My condition deteriorated as the week continued, of course. Throw in mowing and weed-eating the yard in the aforementioned summer heat on Friday, and by Saturday I had allowed a fever to join in the healthcare follies I now found myself experiencing. By the July the Fourth bar-b-cue I was in terrible shape, and I know I was because I merely picked at the food on my plate. It only became worse and by Wednesday I was sitting in my regular doctor’s office, describing to him my symptoms and begging him for a cure. (There’s no cure for stupid, son.) Advice on vitamins, a suggestion for cough syrup remedies, yet another antibacterial prescription, and I was on my way home for the rest of the week. The trouble was, I did not seem to improve any, and by Sunday morning my wife drove me, (again) this time to the ER in Slidell, Louisiana.

Needles were poked, IVs were started, x-rays were taken, and CAT-scans were ordered. Yes, I had a cough. Sure, at one time I had bronchitis. My sinus cavity displayed a pattern of chronic problems over the years. But none of these were at the crux of my physical ailments. I was not getting better because my health issues were not related to a bacterial infection; there was a virus behind the scenes providing the impetus for my sickness. The doctor told me it was related to an Epstein-Barr ‘type’ virus. I responded by asking him weakly, and with emotion, “Tell me how bad is it, Doc? How long do I have?” Shrugging off my pitiful (though heart-felt, I assure you) plea, he explained to me that it was closely related to mono, but since it was a virus, the only solution was to treat the symptoms – the antibiotics I had been taking were useless in this fight.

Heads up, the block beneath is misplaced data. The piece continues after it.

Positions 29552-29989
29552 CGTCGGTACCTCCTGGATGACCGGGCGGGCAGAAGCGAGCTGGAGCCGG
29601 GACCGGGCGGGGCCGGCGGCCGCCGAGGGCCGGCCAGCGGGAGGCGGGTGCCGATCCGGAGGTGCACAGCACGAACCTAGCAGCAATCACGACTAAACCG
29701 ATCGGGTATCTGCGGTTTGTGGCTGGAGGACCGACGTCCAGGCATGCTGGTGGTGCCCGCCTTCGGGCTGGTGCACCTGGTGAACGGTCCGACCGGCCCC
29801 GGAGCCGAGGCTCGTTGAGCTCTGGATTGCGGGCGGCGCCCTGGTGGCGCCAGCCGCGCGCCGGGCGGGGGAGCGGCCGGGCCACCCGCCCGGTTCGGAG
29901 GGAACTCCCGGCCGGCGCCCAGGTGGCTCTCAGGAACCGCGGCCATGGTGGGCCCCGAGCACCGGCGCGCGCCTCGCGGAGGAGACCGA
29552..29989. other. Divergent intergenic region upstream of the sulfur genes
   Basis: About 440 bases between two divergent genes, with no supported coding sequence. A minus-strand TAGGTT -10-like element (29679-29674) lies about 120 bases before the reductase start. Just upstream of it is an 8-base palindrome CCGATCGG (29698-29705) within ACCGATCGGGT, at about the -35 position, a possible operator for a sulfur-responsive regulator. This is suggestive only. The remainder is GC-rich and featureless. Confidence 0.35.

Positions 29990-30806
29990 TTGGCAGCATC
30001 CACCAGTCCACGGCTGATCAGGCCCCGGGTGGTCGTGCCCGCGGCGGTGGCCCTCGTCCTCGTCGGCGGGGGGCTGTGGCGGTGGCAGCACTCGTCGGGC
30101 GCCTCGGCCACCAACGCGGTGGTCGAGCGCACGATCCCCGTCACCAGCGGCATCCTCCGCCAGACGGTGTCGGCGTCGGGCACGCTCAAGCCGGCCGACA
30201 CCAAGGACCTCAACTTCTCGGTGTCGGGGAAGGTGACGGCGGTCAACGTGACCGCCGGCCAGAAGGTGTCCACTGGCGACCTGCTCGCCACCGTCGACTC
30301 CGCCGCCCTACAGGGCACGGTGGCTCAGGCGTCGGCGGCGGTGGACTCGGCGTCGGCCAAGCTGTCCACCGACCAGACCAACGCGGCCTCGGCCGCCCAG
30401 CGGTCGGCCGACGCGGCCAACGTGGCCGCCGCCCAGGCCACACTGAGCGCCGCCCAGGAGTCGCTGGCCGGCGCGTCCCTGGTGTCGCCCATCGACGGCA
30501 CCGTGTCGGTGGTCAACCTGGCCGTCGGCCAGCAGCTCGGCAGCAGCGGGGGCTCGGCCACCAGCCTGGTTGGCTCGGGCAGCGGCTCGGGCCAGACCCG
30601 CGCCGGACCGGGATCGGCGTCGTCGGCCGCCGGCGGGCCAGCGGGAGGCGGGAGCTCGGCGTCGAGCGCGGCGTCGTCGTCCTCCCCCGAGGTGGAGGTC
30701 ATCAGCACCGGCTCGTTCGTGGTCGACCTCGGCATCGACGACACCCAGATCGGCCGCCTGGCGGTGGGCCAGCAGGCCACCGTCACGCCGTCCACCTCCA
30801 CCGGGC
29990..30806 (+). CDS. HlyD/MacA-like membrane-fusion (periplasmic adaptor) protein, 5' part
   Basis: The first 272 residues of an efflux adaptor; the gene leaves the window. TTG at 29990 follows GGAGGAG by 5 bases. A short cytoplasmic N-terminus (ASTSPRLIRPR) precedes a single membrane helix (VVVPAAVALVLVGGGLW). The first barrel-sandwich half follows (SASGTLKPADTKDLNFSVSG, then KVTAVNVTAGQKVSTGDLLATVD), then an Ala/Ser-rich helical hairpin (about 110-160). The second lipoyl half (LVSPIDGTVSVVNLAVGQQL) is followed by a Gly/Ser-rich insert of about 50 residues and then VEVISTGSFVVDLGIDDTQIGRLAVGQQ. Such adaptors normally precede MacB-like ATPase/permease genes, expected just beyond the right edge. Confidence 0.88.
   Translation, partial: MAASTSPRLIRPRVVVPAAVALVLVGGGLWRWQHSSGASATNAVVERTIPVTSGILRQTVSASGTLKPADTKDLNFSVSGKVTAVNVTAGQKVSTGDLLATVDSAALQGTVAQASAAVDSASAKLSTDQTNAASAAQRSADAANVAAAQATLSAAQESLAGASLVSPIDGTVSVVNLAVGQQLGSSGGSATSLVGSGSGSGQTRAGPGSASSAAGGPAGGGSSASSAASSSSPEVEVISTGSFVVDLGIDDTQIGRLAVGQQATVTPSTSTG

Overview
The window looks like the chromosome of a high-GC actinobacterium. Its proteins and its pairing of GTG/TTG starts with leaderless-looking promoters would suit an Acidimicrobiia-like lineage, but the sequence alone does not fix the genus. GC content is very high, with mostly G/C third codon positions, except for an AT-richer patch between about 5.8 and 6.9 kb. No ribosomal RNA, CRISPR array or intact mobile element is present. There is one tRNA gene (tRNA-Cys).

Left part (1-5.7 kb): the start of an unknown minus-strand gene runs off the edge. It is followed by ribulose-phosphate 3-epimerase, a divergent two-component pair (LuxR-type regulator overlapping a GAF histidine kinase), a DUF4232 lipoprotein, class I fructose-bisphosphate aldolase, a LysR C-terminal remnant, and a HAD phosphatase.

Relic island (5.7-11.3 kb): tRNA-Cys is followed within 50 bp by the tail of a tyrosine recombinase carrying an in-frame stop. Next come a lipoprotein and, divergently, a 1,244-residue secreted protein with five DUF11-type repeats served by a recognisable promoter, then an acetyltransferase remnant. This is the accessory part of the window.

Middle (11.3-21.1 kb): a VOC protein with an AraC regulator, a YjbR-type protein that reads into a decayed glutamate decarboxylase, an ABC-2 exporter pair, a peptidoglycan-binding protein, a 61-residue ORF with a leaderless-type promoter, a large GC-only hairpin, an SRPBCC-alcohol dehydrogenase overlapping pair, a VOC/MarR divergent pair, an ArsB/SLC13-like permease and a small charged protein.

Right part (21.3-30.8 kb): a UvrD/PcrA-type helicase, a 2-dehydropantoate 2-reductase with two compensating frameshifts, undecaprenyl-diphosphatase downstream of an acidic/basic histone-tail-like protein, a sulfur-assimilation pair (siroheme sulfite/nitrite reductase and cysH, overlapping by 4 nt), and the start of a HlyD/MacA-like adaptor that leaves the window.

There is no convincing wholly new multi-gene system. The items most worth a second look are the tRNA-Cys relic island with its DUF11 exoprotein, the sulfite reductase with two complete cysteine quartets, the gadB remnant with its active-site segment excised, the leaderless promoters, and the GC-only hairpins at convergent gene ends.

Ah healthcare, you gotta love it. And it’s going to get worse I’m assured. Because of Obamacare? No, silly, because I am getting older. I have many more sicknesses and diseases to look forward to as I fast-forward myself through middle age and into the awaiting senior years on my radar.

With a virus, I have learned you have to have patience. You have to be willing to treat the symptoms and trust in your body to heal on its own. Not only that, but you have to put your faith in G_d to provide a cure, especially when all of the wonders of modern medicine can no longer help you. Maybe I should have been in this mindset all along, you know, trusting in Him and waiting for His healing from the get go. The Psalmist writes: “Be still, and know that I am G_d: I will be exalted among the heathen, I will be exalted in the earth.” Both my praise and my honor go out to the Great Physician this morning. I am going to do my best to merely be still and always remember His power in my many moments of weakness, both physical and spiritual.

Especially as I get older…

Intemperate Thoughts

The latest events across the country and dare I say, across the world, can serve to wash each of us in a veritable sea of hopelessness once we consider the situation as it appears to be. First and foremost, we have a terminal oil spill in the Gulf. I do not use the term ‘terminal’ lightly here as that is what it appears to foretell for the future of the coast. Not in the very least the beaches that I grew up around and have loved for so long. I’ve spent time working and fishing in Grand Isle, and I’ve lived in Panama City Beach. I’ve vacationed in all points in between at various times in my life. My earliest memories of the Gulf are picnics when I was too small to remember much else except the fact they occurred amid the sugary sands of Henderson Point on the Mississippi Sound. Many of my carefree, teenage summer days were spent taking the ferry from Gulfport out to Ship Island, and it is something I still try in vain to describe to others who have never made that trip. Looking back, was there any reason not for me to join the Coast Guard when I made the decision to serve my country?

I’m no Jimmy Buffett, I’m just saying.